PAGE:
AustLit logo
Issue Details: First known date: 2004... 2004 Voice of Australia: Who Speaks for the Aborigine?
The material on this page is available to AustLit subscribers. If you are a subscriber or are from a subscribing organisation, please log in to gain full access. To explore options for subscribing to this unique teaching, research, and publishing resource for Australian culture and storytelling, please contact us or find out more.

AbstractHistoryArchive Description

Roy examines the 'legitimacy of the speaking subject' and concludes that 'If the speaking status of the aboriginal writer is legitimised merely by identity markers like whiteness and blackness, non-aboriginal writers like Wositzky would naturally be denied entry. However, they could claim speaking rights by speaking space of writing. Mudrooroo or Morgan are no more privileged than Wositzky in articulating primordial aboriginal identities. On the other hand, finding a vantage point in the discursive space of orality can help them archive, if not recover, aboriginal voice.'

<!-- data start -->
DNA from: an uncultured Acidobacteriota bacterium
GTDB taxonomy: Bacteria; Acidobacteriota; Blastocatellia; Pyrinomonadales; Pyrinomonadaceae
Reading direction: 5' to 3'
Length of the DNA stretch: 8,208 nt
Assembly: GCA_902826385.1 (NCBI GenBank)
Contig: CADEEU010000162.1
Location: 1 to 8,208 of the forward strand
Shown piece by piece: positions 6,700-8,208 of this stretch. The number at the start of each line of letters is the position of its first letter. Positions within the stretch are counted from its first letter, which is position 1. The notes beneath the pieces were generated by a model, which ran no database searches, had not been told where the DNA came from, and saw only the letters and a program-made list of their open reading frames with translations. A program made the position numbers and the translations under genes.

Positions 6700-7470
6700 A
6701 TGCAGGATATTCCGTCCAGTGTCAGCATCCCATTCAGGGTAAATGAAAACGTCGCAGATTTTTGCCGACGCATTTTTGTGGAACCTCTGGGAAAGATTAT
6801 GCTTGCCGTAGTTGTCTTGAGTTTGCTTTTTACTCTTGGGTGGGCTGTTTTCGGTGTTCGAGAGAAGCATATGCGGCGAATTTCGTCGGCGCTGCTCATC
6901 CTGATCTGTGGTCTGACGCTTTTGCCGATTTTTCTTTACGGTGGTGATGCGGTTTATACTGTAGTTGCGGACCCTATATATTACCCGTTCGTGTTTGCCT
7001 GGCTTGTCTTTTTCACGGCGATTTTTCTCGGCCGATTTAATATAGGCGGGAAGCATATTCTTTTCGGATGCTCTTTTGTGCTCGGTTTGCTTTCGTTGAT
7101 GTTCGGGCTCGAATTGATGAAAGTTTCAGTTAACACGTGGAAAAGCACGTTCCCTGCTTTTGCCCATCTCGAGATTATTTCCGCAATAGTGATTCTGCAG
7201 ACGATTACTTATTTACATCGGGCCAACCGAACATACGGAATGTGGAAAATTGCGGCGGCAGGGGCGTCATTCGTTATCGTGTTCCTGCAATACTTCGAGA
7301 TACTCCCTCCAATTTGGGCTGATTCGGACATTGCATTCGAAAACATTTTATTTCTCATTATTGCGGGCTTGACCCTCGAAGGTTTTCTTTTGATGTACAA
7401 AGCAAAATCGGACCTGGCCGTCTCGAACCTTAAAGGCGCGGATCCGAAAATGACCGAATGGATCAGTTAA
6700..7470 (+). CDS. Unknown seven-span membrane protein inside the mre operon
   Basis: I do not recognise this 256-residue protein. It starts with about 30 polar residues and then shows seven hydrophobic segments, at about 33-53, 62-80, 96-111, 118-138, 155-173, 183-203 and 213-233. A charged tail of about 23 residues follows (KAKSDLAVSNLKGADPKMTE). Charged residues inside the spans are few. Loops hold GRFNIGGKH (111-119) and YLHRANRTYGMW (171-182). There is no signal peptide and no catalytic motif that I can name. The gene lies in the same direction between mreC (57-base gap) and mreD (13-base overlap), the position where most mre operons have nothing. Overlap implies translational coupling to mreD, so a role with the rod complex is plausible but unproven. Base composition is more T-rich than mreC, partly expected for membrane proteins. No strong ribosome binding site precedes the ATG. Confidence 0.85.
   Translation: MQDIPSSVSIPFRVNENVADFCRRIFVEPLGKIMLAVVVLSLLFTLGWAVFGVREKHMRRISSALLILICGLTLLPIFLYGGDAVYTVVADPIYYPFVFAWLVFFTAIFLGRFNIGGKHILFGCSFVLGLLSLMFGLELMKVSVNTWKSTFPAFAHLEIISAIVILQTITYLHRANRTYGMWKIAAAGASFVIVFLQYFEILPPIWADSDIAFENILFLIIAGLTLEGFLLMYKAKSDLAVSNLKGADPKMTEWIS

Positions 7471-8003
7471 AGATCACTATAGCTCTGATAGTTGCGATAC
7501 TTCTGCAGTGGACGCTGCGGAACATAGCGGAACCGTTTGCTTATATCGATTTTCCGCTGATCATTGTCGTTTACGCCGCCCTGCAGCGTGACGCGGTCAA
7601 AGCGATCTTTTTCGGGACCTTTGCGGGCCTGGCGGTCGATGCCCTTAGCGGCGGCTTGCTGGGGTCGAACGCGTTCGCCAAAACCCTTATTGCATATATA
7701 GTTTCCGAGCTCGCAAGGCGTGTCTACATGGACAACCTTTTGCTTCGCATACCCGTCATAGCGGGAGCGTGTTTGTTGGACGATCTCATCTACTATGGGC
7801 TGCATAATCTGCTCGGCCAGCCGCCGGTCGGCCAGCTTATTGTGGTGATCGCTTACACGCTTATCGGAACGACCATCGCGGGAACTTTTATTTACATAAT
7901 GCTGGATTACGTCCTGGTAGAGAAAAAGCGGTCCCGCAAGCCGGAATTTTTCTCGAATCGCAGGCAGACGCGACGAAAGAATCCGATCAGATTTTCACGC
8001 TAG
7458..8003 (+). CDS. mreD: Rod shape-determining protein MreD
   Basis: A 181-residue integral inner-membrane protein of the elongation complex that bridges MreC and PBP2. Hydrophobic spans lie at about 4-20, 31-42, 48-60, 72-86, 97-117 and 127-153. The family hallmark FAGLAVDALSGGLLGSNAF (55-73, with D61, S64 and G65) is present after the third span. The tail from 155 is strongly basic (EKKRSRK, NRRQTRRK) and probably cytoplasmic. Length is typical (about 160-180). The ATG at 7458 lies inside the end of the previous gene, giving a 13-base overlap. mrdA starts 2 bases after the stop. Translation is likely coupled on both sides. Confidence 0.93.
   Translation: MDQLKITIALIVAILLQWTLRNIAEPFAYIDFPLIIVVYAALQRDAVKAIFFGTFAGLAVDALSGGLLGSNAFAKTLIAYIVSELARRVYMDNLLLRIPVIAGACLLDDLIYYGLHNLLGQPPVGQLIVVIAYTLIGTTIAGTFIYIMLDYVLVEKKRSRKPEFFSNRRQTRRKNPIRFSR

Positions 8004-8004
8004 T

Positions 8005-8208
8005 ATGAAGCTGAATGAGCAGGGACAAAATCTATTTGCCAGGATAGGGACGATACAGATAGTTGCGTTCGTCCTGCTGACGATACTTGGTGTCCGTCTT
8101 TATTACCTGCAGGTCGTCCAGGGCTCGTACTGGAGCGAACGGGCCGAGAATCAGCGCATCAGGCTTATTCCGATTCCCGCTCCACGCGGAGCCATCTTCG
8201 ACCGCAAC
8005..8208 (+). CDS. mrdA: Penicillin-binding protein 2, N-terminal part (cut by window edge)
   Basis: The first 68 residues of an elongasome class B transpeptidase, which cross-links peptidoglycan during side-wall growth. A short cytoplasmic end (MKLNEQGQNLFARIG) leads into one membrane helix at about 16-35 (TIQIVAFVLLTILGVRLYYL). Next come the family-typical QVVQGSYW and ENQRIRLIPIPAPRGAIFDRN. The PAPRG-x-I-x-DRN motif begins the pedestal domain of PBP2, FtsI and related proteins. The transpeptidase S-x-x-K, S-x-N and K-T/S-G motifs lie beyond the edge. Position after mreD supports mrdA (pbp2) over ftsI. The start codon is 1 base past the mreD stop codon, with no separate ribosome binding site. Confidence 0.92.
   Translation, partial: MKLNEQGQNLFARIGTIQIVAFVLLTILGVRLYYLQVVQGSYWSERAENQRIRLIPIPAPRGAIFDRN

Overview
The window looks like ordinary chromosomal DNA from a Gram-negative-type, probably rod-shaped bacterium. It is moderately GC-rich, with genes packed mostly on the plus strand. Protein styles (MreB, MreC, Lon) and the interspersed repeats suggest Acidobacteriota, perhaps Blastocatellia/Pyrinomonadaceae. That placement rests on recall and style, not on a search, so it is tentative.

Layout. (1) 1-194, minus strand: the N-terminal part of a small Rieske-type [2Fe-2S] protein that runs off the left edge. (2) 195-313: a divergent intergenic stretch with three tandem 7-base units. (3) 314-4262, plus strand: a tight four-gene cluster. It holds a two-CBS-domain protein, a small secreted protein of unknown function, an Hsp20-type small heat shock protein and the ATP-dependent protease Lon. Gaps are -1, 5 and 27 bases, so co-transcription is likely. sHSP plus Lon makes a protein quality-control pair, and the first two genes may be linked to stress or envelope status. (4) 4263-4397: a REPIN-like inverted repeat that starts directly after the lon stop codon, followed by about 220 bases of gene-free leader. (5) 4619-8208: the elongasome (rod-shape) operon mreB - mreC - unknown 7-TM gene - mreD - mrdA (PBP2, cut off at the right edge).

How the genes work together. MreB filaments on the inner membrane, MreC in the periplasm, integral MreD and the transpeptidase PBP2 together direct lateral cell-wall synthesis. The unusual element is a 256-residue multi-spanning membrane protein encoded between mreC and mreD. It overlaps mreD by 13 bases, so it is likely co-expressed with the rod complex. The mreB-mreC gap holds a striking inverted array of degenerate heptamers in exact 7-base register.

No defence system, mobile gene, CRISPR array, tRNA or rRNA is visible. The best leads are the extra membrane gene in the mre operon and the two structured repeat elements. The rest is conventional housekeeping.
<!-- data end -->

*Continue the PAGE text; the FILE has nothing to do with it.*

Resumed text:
Publication Details of Only Known VersionEarliest 2 Known Versions of

  • Appears in:
    y separately published work icon Cultural Interfaces S. K. Sareen (editor), Sheel C. Nuna (editor), Malati Mathur (editor), New Delhi : Indialog Publications , 2004 Z1101341 2004 anthology criticism 'Cultural Interfaces is a collection of twenty papers by international as well as young research scholars engaged in Australian Studies in India. These were presented at the First International Conference of the Indian Association for the Study of Australia (IASA). With contributions from Bruce Bennett, Jennifer Strauss, Dennis Haskell, Satendra Nandan, David Kimber, Fran Siemensma, Parimal Roy and Marianne Robinson, Y. Yagama Reddy and Quentin-Stevenson Perks amongst many others, this volume reflects a dynamic engagement of ideas, both from a literary and a socio-political perspective, in the areas of history, culture, art, trade and education. The interfaces these essays provide, the interdisciplinary ethos they promote, are a much-needed new dimension to the study of Australian culture, society and polity in India. The present collection is set to meet precisely that objective.' New Delhi : Indialog Publications , 2004 pg. 18-29
    Note: Includes bibliography
Last amended 15 Apr 2004 14:03:34
18-29 Voice of Australia: Who Speaks for the Aborigine?small AustLit logo
    Powered by Trove